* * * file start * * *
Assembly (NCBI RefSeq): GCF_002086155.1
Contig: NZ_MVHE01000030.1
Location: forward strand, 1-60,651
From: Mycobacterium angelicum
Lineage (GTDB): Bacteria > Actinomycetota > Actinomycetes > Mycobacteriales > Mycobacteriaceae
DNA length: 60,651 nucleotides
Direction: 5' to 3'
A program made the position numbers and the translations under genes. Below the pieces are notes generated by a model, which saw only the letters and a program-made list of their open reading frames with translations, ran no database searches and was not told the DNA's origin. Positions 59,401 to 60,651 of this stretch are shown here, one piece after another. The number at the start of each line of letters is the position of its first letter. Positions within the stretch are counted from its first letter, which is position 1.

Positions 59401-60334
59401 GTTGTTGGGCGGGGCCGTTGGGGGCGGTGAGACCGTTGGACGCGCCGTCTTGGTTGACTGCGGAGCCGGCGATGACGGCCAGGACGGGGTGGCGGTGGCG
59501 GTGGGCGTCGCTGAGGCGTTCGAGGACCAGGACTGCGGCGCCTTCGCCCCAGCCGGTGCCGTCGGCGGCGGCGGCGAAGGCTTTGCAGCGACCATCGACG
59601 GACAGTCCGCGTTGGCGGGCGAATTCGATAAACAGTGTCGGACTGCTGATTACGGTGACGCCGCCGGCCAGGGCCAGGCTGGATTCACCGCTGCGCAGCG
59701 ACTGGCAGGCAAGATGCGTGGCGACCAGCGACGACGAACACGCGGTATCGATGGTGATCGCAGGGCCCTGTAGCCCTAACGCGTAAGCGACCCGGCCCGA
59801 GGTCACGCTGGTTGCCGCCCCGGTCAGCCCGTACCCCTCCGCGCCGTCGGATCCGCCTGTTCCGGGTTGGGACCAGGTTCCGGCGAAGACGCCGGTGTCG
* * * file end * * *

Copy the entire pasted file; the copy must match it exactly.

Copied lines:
Assembly (NCBI RefSeq): GCF_002086155.1
Contig: NZ_MVHE01000030.1
Location: forward strand, 1-60,651
From: Mycobacterium angelicum
Lineage (GTDB): Bacteria > Actinomycetota > Actinomycetes > Mycobacteriales > Mycobacteriaceae
DNA length: 60,651 nucleotides
Direction: 5' to 3'
A program made the position numbers and the translations under genes. Below the pieces are notes generated by a model, which saw only the letters and a program-made list of their open reading frames with translations, ran no database searches and was not told the DNA's origin. Positions 59,401 to 60,651 of this stretch are shown here, one piece after another. The number at the start of each line of letters is the position of its first letter. Positions within the stretch are counted from its first letter, which is position 1.

Positions 59401-60334
59401 GTTGTTGGGCGGGGCCGTTGGGGGCGGTGAGACCGTTGGACGCGCCGTCTTGGTTGACTGCGGAGCCGGCGATGACGGCCAGGACGGGGTGGCGGTGGCG
59501 GTGGGCGTCGCTGAGGCGTTCGAGGACCAGGACTGCGGCGCCTTCGCCCCAGCCGGTGCCGTCGGCGGCGGCGGCGAAGGCTTTGCAGCGACCATCGACG
59601 GACAGTCCGCGTTGGCGGGCGAATTCGATAAACAGTGTCGGACTGCTGATTACGGTGACGCCGCCGGCCAGGGCCAGGCTGGATTCACCGCTGCGCAGCG
59701 ACTGGCAGGCAAGATGCGTGGCGACCAGCGACGACGAACACGCGGTATCGATGGTGATCGCAGGGCCCTGTAGCCCTAACGCGTAAGCGACCCGGCCCGA
59801 GGTCACGCTGGTTGCCGCCCCGGTCAGCCCGTACCCCTCCGCGCCGTCGGATCCGCCTGTTCCGGGTTGGGACCAGGTTCCGGCGAAGACGCCGGTGTCG